LOS ANGELES — The Lakers had finally hit a point in the season where victories do not matter.
No, the Lakers insist they are not tanking so they can salvage their top-3 protected pick. They still consider wins important to establish productive habits. Yet as the losses have continued piling up, the Lakers have put higher and higher value in developing their younger players even to the extent it might cost them some victories.
For Jordan Clarkson’s rookie season, that meant he would go from a seldom-used bench player to a definitive starting point guard. For his second season, that meant Clarkson kept his starting spot while having more minutes.
As for his third season? Clarkson learned before the Lakers’ 118-116 loss to the Philadelphia 76ers on Sunday at Staples Center that Luke Walton’s decision to sit veteran guard Nick Young did not mean he would start. That honor instead went to David Nwaba, who had just signed a second 10-day contract after the undrafted guard from Cal Poly San Luis Obispo spent the past year with the Lakers’ Development League affiliate.
“I agree with it,” Clarkson said, “and I’m ready to take it in stride.”
Clarkson agreed with it because of Walton’s thought process.
“I wanted to keep him on the ball and play a lot of those minutes as a primary ball handler,” Walton said. “That wouldn’t be the case in the starting group.”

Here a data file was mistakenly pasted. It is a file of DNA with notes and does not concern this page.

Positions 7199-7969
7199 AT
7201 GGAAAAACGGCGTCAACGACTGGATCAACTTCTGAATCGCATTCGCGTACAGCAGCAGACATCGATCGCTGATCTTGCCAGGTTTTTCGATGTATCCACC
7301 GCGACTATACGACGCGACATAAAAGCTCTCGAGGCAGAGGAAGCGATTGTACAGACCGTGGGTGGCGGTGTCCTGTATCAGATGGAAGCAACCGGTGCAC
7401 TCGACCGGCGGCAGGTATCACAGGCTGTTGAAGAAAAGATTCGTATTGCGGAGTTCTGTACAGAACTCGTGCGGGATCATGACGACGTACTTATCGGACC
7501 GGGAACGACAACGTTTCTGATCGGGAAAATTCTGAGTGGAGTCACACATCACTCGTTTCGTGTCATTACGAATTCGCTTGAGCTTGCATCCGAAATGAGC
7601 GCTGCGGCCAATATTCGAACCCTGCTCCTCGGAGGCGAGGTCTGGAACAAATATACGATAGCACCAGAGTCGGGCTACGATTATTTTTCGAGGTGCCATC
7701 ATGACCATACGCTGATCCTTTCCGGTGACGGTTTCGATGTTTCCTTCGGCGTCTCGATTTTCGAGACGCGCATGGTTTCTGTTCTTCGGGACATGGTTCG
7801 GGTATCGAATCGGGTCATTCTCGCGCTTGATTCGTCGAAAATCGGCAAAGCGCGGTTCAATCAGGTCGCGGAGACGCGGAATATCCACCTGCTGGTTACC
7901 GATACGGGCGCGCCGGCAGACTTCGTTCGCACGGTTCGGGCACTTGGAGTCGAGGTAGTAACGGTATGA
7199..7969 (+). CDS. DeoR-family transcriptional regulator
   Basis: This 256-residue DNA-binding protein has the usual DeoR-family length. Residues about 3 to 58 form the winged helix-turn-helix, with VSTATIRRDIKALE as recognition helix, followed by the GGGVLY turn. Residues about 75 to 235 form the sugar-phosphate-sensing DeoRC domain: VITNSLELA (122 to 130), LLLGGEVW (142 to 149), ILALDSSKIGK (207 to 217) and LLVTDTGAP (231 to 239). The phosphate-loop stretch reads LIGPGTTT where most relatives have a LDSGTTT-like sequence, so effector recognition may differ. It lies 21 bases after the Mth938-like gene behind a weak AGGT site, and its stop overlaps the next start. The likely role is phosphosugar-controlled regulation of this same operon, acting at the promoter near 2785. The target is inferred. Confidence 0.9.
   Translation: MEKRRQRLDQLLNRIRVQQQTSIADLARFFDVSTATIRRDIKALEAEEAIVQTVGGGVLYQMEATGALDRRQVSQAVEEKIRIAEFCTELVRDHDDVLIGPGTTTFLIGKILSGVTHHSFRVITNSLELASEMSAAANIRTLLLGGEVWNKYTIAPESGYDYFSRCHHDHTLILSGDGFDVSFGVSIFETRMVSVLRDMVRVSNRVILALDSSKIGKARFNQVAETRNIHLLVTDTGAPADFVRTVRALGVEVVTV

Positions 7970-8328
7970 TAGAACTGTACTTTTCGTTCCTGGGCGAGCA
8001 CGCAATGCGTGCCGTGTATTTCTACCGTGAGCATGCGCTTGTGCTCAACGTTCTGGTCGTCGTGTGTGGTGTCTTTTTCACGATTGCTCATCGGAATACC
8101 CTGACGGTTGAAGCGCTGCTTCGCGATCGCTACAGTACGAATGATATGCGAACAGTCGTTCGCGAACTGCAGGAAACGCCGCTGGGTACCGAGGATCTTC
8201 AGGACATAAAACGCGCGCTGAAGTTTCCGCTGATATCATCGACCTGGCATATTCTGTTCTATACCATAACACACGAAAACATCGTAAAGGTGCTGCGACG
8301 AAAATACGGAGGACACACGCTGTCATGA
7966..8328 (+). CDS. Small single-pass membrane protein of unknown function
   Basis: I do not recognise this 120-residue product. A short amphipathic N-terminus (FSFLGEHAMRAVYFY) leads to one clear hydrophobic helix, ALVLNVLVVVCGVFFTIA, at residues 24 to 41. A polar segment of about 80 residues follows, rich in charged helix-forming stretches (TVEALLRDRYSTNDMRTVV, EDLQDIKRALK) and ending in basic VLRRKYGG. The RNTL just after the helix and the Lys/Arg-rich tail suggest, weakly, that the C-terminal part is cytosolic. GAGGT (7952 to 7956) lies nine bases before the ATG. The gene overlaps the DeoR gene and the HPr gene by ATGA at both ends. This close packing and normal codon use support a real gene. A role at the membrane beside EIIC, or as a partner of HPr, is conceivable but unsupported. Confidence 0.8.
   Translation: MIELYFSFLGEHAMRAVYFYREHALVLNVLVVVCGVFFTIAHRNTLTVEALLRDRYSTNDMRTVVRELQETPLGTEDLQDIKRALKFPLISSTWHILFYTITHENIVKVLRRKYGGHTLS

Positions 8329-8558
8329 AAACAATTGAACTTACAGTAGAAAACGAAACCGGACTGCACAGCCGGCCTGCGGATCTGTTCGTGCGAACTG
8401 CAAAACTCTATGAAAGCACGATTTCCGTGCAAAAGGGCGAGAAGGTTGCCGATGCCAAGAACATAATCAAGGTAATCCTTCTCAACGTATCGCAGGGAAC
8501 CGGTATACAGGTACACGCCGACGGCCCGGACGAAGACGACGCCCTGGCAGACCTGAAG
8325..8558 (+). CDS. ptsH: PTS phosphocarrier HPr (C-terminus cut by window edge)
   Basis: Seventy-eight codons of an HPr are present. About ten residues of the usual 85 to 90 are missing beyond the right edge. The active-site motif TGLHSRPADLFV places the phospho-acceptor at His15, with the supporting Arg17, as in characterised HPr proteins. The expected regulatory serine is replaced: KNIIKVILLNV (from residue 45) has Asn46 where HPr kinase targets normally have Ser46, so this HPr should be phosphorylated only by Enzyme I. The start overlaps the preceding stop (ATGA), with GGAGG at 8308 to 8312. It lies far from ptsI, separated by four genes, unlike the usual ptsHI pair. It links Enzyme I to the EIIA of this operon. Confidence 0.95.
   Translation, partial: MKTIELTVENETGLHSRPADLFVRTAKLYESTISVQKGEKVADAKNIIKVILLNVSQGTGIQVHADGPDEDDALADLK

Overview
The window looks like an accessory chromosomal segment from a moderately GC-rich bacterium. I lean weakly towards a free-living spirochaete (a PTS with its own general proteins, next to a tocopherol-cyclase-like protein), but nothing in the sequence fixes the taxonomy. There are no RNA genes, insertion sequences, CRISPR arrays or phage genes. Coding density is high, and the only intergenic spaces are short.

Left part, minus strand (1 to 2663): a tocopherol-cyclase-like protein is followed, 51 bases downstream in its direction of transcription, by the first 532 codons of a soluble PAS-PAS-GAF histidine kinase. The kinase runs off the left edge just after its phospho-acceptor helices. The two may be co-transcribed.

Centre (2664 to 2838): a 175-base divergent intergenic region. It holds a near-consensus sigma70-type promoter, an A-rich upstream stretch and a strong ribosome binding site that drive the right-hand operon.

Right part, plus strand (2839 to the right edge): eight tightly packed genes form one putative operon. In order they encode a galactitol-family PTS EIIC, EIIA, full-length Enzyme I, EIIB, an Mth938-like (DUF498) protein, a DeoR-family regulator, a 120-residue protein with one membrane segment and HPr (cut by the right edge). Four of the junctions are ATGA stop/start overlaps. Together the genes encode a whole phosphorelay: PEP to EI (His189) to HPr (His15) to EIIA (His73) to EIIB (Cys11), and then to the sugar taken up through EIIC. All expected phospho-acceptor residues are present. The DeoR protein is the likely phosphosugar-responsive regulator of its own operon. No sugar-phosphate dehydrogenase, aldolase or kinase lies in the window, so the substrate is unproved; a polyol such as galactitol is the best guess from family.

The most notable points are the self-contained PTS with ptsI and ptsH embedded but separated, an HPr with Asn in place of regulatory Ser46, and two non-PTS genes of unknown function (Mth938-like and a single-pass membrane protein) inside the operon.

And as a result, Clarkson matched a career-high in points (30) on 10-of-16 shooting and posted a season-high in assists (eight) in 34 minutes off the bench.
Clarkson attacked the basket as he usually does. But he also set up plays for others when he faced a suffocating Sixers defense. Walton also observed that Clarkson looked to the sideline and apologized over the few times he had still took contested shots.
“I’m trying to find that balance again,” Clarkson said. “I’ve been thrown into different roles each and every year. So coming off the bench, coach got me in a role wjhere I can have the ball and do somethings with it. I try to get my teammates shot and continue to make plays.”
Clarkson admitted it has “been a slow process” as he has watched film and learned on the fly. The Lakers have been reluctant to pair Clarkson with starting point guard D’Angelo Russell because both players mostly operate as ball-handling guards. Though the Lakers valued Lou Williams for his team-leading 18.6 points on 44.4 percent shooting, they traded him to Houston for reasons beyond a first-round pick and Corey Brewer.
The Lakers were aware that Williams’ presence did not always make Clarkson feel comfortable on the floor. Walton noted that Clarkson “has a scoring mentality,” while relying on Williams to become a playmaker.
“Because the opportunities are so much more,” Walton said, “he’s done a nice job of relaxing and making the right play instead of thinking, ‘I need to get my shot.'”
Now that Clarkson has a better shot at having a bigger role, he added some encouraging words after admitting his initial learning curve.
Said Clarkson: “It’s coming along, though.”